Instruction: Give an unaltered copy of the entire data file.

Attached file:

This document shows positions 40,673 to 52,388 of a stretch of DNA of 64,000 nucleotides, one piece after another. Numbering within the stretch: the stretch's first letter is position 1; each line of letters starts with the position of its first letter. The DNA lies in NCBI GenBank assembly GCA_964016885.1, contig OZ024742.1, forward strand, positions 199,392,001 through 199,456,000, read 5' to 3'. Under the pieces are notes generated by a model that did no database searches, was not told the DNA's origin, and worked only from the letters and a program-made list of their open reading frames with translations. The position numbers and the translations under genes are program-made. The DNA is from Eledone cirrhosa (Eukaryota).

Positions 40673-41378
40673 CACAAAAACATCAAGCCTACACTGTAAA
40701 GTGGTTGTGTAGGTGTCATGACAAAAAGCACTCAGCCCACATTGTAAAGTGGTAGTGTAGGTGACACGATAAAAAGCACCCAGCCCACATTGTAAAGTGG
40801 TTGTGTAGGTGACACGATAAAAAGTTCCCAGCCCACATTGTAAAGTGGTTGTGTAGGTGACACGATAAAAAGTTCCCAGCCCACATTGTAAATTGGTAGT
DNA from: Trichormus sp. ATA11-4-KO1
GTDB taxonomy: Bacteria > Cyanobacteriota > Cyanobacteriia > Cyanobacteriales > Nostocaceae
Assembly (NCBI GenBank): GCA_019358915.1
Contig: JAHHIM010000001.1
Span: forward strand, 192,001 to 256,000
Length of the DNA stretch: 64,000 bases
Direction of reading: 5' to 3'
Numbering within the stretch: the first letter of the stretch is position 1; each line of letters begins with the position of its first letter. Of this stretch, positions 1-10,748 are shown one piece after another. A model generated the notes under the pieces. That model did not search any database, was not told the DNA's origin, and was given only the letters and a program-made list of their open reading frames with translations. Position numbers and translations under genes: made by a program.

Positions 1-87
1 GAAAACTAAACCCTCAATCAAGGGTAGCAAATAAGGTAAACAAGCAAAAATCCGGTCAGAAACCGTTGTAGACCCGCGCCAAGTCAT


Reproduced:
This document shows positions 40,673 to 52,388 of a stretch of DNA of 64,000 nucleotides, one piece after another. Numbering within the stretch: the stretch's first letter is position 1; each line of letters starts with the position of its first letter. The DNA lies in NCBI GenBank assembly GCA_964016885.1, contig OZ024742.1, forward strand, positions 199,392,001 through 199,456,000, read 5' to 3'. Under the pieces are notes generated by a model that did no database searches, was not told the DNA's origin, and worked only from the letters and a program-made list of their open reading frames with translations. The position numbers and the translations under genes are program-made. The DNA is from Eledone cirrhosa (Eukaryota).

Positions 40673-41378
40673 CACAAAAACATCAAGCCTACACTGTAAA
40701 GTGGTTGTGTAGGTGTCATGACAAAAAGCACTCAGCCCACATTGTAAAGTGGTAGTGTAGGTGACACGATAAAAAGCACCCAGCCCACATTGTAAAGTGG
40801 TTGTGTAGGTGACACGATAAAAAGTTCCCAGCCCACATTGTAAAGTGGTTGTGTAGGTGACACGATAAAAAGTTCCCAGCCCACATTGTAAATTGGTAGT
DNA from: Trichormus sp. ATA11-4-KO1
GTDB taxonomy: Bacteria > Cyanobacteriota > Cyanobacteriia > Cyanobacteriales > Nostocaceae
Assembly (NCBI GenBank): GCA_019358915.1
Contig: JAHHIM010000001.1
Span: forward strand, 192,001 to 256,000
Length of the DNA stretch: 64,000 bases
Direction of reading: 5' to 3'
Numbering within the stretch: the first letter of the stretch is position 1; each line of letters begins with the position of its first letter. Of this stretch, positions 1-10,748 are shown one piece after another. A model generated the notes under the pieces. That model did not search any database, was not told the DNA's origin, and was given only the letters and a program-made list of their open reading frames with translations. Position numbers and translations under genes: made by a program.

Positions 1-87
1 GAAAACTAAACCCTCAATCAAGGGTAGCAAATAAGGTAAACAAGCAAAAATCCGGTCAGAAACCGTTGTAGACCCGCGCCAAGTCAT